By Jenée Tibshraeny
The Labour Party sailed through election 2020 on the back of a successful emergency response to COVID-19.
It employed a, “Let’s keep as much of middle New Zealand safe and confident as possible” approach, and it worked.
While gunning for the majority is what any popular centrist party would do, the country’s major parties can’t keep ignoring those at the margins.
The “losers” of the Reserve Bank’s (RBNZ) moves to slash interest rates and flood financial markets with liquidity, risk again being the losers of inflation caused by this seismic experiment.
The low income-earners, beneficiaries and assetless elderly, who didn’t benefit from the availability of cheap credit and asset price inflation, will now be hit disproportionately hard by rising consumer inflation.
Someone without disposable income is going to feel the effects of rising food and fuel prices more than someone with disposable income.
Indeed, Statistics New Zealand’s Household Living Costs Price Index for the June quarter shows annual inflation experienced by beneficiaries was 3%, whereas inflation experienced across all households was only 2.5%. Inflation experienced by super-annuitants was also higher at 2.8%, and Maori 2.6%.
An off-kilter starting point
Sure, higher inflation has always hit these groups hardest, but the increases we could face - temporarily at least - are expected to be at levels higher than experienced in recent years.
You could argue interest rates are designed to go up and down, and the Government shouldn’t have to respond to every movement.
However, the stakes are now higher.
The economy is off kilter. There are more beneficiaries and people on the public housing wait list than pre-COVID-19. Housing costs are irreversibly astronomic.
The same people that suffered getting us to this point, risk suffering getting us back to something more balanced or sustainable.
Finance Minister Grant Robertson might argue low interest rates have benefited the majority of New Zealanders by keeping them employed and boosting the values of their houses. Correct. The RBNZ can say it achieved its monetary policy mandate and has always warned the tools at its disposal are blunt.
Some in government didn’t understand monetary policy ahead of the 2020 election. Others saw no political value in responding to its side-effects.
But, ignoring the side-effects of the looming tightening of monetary policy risks exacerbating existing inequality.
A homeowner might be pleased the value of their house has gone up 30% in a year. But their warmth towards Robertson might fade if gang members get housed in the motel in their neighbourhood, or they end up helping their kids with a deposit on a house in a cheaper town, only to see them less.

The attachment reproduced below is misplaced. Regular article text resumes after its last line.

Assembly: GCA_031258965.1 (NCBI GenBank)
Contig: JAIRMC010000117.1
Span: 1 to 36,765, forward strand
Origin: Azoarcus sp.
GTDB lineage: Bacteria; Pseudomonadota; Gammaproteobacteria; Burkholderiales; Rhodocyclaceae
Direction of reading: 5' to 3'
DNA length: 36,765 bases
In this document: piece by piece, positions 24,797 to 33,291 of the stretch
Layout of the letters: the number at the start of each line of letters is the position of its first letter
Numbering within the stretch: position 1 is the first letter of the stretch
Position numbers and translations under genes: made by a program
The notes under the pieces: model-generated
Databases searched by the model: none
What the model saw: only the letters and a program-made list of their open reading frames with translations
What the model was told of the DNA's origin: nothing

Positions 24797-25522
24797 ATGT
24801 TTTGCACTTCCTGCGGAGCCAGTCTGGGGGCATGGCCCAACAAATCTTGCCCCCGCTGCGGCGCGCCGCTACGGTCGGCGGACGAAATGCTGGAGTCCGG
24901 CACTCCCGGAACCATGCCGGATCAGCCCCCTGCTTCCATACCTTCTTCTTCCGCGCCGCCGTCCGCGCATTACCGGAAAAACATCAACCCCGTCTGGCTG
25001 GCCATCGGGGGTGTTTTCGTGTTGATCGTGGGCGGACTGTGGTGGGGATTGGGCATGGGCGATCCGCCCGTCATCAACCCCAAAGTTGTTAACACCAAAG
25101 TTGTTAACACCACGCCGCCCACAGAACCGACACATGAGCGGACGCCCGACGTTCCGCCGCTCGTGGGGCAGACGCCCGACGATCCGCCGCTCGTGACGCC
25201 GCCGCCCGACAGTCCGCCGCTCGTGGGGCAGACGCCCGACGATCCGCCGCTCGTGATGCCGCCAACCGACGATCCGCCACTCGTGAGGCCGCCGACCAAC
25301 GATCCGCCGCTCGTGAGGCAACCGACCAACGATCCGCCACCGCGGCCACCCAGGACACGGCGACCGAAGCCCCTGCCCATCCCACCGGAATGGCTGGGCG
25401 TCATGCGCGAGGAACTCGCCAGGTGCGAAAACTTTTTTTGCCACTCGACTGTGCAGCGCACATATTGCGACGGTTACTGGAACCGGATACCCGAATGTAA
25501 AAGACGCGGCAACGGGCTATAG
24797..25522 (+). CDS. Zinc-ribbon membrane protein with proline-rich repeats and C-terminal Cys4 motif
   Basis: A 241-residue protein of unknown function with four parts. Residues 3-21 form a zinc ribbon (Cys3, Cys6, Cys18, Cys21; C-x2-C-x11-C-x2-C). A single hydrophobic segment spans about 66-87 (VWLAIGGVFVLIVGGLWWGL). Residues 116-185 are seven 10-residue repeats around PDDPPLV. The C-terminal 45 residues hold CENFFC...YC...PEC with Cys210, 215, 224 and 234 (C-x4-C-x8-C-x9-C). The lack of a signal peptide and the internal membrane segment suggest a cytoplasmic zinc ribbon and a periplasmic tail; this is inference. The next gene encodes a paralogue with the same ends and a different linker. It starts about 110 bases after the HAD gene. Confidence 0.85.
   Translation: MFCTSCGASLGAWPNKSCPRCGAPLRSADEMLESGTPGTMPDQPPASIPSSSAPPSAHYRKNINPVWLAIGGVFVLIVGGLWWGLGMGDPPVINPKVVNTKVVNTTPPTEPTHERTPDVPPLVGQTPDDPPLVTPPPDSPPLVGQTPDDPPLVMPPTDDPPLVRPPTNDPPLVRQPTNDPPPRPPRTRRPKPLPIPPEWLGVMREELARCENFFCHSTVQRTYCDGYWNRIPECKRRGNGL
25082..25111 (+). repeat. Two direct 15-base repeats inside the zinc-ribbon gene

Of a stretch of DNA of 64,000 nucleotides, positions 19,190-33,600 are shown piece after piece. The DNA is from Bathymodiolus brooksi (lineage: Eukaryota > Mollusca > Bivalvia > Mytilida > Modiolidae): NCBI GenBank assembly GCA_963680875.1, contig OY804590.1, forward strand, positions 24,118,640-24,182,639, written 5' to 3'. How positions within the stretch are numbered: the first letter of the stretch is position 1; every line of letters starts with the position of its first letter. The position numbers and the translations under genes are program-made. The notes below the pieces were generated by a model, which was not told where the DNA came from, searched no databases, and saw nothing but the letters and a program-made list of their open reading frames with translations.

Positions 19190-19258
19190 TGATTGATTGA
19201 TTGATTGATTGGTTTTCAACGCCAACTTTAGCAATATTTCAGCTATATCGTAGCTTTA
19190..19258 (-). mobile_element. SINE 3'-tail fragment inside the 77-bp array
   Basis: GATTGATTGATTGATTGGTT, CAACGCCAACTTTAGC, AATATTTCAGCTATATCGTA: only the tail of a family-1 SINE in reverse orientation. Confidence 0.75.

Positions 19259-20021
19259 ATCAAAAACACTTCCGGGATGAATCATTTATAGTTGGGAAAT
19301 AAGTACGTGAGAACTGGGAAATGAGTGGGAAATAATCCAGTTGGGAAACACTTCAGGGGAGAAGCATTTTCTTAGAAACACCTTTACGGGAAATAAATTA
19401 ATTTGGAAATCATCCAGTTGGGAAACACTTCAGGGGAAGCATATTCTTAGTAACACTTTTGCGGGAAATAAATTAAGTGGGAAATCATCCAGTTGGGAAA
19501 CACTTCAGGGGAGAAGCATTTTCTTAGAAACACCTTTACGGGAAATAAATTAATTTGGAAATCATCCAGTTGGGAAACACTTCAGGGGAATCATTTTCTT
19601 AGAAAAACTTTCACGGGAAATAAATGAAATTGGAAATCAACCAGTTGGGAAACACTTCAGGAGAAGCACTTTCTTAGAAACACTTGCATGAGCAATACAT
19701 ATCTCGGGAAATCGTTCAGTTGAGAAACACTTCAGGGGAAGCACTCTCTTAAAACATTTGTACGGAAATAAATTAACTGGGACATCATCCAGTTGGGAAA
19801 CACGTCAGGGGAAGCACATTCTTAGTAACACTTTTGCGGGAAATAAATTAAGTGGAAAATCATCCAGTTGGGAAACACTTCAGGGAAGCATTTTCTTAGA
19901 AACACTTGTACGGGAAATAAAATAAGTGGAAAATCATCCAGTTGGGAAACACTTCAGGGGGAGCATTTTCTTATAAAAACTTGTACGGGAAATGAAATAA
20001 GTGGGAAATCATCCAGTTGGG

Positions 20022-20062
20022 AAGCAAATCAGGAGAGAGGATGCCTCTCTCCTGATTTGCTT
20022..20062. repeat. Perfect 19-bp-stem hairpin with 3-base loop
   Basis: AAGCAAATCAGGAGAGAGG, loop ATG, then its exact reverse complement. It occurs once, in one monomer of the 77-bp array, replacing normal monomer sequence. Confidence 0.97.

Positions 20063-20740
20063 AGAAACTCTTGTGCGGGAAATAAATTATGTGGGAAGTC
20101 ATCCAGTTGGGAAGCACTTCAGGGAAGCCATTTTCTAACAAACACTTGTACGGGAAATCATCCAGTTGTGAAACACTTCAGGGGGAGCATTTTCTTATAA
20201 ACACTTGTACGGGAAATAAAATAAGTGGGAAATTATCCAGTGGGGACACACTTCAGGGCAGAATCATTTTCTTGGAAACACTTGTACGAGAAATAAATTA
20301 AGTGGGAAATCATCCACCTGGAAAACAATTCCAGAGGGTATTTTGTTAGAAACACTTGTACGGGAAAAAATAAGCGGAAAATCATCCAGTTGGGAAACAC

New mortgage debt issued in 2020/21 50% higher than in 2019/20
If altruism or the fear of how rising inequality might affect ‘middle New Zealand’ don't prompt the Government to pay more attention to monetary policy than it did last year, the increase in mortgage debt should.
The value of new mortgages provided by banks increased by a whopping 50% from the year to June 2020 to the year to June 2021 - driven largely by an uptick in borrowing by investors (67% increase from 2019/20 to 2020/21).
Banks wrote nearly $98 billion of new mortgages in the year to June 2021, according to the RBNZ.
The value of New Zealand’s mortgage debt sat at $315 billion at the end of May.
Borrowers, who took out large mortgages to buy increasingly expensive properties, will feel the pinch of higher mortgage rates.
But the increase will be broader than that, with around 80% of mortgages up for refixing within the next six to 12 months, according to Kiwibank economists.
Of course, debt servicing costs will be rising from extremely low levels.
Just how high inflation and mortgage rates will go ahead of the 2023 election is the multi-billion dollar question.
While inflation and higher interest rates will hurt the already bruised and battered, it might be the impact on the masses that catches politicians’ attentions and prompts a response to rising inequality.
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There is no quick fix or obvious politically palatable policy solution beyond making the raft of improvements required to get more houses built.
The structural economic change Robertson is getting advice on is the introduction of a social insurance scheme.
This would see someone who loses their job receive a benefit equivalent to x percent of their income - up to set maximum - for a limited period of time, rather than going straight into the regular welfare system.
The likes of the Child Poverty Action Group and Auckland University Retirement Policy and Research Centre director, Susan St John, are opposed to it, arguing it’ll serve middle to high-income earners.
The removal of interest deductibility and extension of the bright-line test are also designed to disincentivise residential property investment. But the effects of these changes on housing costs are yet to be seen.
National’s solution is to stop trying to reduce demand for housing, and to focus solely on increasing supply.
The Greens, ACT, and TOP have more in common than one would think, arguing for structural tax and welfare reform.
Libertarians want central banks and governments to back off - stop manipulating the economy, let firms fail and let capital be directed to where it’s most efficient.
Social liberals and progressives want governments to do more, and central bankers with blunt instruments to do less to support people and the economy.
While Labour’s social insurance policy might woo “hard working mums and dads” come election 2023, it’s those at the margins, who the minor parties are more attuned to, that Labour and National need to be mindful of.
Inequality erodes social cohesion, which can unravel quickly during times of uncertainty - eventually to the detriment of even those coveted centrist swing voters.